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article imageU.S. to send more troops to Iraq

By Ken Hanly     Apr 19, 2016 in World
Baghdad - The United States is to send more troops to Iraq. The troops will be put closer to the front lines of the battle against the Islamic State.
Most of the troops will serve as advisers for Iraqi forces who are advancing towards Mosul, the main city in Iraq still held by the Islamic State. In an interview with CBS news U.S. president Barack Obama said: "As we see the Iraqis willing to fight and gaining ground, let's make sure that we are providing them more support, My expectation is that by the end of the year, we will have created the conditions whereby Mosul will eventually fall." Earlier, Obama had been saying that Mosul would fall this year.
The advisers will be accompanying Iraqi units of about 2,500 troops moving closer to the front lines of the battle for Mosul. Until now the advisers have been with larger units far behind the lines The move could leave U.S. advisers more vulnerable to enemy mortar and artillery fire. Without mentioning the increased danger of casualties U.S. Defense Secretary, Ash Carter, said: "This will put Americans closer to the action. Their whole purpose is to be able to help those forces respond in a more agile way."
Another source claims the Pentagon said the U.S. would send 217 more ground troops, along with attack helicopters, and that they were heading for the front lines near Mosul. The new deployment makes the violation of the agreement with Iraq to cap U.S. troop numbers in Iraq quite clear: The deployment is the formal point at which the US will be violating its deal with the Iraqi government, wherein US ground troops were to be capped at 3,870. The Pentagon has admitted having almost 5,000 troops in Iraq for months, but didn’t count many, listing them as “temporary” even though they have no end date for their deployment. Today’s move will put the “official” figure at over 4,000. During previous escalations Ash Carter pressed for Apache attack helicopters to be sent but this was alway rejected by the Iraqi government.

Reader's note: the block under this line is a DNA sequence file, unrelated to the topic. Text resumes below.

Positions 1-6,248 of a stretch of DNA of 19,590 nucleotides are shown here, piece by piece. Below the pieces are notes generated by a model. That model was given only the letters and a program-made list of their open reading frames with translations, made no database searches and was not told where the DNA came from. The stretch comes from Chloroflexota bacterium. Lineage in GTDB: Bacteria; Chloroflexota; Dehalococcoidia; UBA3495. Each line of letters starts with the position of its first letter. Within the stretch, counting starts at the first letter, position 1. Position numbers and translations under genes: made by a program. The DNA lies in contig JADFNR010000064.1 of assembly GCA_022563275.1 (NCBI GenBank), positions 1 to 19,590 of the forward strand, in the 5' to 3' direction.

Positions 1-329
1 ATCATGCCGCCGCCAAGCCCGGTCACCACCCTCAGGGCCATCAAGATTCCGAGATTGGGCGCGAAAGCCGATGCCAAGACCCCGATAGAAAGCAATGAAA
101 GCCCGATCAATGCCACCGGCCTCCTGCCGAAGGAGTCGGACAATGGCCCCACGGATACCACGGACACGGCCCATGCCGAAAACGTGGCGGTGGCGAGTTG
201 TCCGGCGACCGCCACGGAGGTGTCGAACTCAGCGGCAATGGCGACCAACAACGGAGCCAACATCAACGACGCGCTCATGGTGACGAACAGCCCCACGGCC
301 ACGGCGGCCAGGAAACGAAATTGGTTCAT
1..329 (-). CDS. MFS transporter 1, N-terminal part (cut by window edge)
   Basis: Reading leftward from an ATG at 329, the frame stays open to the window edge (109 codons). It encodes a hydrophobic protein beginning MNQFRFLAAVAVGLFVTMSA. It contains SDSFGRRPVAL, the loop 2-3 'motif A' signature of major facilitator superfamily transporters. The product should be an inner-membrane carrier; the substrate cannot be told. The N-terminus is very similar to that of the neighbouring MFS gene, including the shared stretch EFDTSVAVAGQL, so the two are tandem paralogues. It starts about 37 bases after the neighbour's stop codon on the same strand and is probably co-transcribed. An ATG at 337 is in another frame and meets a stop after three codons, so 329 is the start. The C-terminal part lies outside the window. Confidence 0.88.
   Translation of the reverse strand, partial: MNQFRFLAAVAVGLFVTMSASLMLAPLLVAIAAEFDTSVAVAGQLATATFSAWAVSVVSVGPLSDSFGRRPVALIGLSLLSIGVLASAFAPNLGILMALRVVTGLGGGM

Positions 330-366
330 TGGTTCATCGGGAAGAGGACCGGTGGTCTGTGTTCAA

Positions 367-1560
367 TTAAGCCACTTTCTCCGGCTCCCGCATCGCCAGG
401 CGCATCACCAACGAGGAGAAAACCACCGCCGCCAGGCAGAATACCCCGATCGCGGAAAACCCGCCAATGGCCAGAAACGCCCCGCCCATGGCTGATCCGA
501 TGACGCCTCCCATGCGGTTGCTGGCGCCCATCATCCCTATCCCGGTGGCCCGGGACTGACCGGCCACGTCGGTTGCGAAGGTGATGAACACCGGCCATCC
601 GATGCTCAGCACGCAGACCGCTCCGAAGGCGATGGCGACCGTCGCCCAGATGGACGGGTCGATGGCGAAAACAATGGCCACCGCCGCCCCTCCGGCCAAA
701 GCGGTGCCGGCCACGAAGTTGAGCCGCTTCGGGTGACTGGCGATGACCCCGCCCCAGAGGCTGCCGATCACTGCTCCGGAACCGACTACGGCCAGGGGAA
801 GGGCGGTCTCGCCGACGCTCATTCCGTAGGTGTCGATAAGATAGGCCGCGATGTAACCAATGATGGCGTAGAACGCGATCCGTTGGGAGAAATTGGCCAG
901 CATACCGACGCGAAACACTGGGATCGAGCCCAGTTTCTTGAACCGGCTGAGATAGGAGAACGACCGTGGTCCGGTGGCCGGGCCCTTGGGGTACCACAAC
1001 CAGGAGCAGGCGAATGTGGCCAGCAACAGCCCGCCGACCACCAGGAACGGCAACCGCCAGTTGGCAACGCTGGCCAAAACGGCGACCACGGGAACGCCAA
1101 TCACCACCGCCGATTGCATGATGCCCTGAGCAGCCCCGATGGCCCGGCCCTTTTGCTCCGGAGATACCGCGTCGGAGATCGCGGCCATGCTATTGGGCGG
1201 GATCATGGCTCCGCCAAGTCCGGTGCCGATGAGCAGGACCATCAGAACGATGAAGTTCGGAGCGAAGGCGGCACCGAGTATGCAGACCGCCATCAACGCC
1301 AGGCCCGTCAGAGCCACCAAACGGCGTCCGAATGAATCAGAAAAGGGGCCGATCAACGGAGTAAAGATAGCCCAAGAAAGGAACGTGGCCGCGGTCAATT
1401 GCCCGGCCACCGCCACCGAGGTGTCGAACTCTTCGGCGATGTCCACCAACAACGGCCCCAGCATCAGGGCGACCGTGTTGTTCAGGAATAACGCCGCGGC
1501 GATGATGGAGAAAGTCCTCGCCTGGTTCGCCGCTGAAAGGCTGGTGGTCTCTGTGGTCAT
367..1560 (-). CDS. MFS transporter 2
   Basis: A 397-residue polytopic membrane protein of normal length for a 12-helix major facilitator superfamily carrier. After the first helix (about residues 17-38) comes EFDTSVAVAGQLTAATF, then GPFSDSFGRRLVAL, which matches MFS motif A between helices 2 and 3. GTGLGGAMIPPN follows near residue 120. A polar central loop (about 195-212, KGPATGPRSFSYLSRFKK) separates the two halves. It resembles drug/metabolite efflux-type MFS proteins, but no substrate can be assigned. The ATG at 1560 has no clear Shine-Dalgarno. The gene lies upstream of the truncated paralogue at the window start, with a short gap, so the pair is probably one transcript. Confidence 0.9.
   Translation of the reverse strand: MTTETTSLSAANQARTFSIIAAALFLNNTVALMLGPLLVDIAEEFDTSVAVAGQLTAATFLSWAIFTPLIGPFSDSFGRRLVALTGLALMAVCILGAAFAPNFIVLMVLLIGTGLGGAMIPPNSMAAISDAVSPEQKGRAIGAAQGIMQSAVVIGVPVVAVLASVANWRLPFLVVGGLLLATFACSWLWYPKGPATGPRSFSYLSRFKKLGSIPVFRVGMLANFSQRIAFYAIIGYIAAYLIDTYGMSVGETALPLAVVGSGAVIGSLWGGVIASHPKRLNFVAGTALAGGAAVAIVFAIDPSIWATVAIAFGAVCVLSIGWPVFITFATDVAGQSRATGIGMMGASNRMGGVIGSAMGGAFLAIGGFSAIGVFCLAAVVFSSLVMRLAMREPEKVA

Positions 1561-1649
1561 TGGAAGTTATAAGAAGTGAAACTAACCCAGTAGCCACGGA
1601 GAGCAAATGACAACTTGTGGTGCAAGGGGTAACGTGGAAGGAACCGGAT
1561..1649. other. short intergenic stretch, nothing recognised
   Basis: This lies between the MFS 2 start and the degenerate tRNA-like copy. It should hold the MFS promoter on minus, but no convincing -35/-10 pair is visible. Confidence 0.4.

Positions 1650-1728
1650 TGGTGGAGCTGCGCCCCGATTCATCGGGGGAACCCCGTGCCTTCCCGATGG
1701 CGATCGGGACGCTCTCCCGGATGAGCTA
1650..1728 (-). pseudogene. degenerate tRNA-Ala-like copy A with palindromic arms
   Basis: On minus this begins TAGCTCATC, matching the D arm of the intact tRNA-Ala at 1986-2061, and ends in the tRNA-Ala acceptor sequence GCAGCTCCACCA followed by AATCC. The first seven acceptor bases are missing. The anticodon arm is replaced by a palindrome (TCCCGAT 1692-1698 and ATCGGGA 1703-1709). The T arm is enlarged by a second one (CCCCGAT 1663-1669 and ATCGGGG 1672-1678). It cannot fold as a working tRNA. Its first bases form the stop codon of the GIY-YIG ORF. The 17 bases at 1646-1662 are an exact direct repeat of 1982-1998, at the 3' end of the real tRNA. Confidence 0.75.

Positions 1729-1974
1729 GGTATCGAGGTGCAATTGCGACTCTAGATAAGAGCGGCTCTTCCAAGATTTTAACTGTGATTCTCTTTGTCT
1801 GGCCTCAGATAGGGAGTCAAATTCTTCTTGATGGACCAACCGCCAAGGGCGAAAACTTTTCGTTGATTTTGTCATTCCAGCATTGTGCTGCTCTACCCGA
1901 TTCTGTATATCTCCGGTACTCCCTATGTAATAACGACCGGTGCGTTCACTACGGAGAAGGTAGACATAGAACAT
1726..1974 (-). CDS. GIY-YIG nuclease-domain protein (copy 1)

The U.S. move could add even more problems to those faced by Iraq PM Abadi who is under pressure not to allow further US ground troops in Iraq. Abadi hopes to gain approval of a cabinet of technocrats to avoid the corruption and graft of the present system. Cleric Moqtada al-Sadr has held huge demonstrations demanding reform. If the government allows in more U.S. troops this could lead to even more unrest as Al-Sadr is opposed to more U.S. ground troops.
More about US Iraq relations, US troops in Iraq, Mosul
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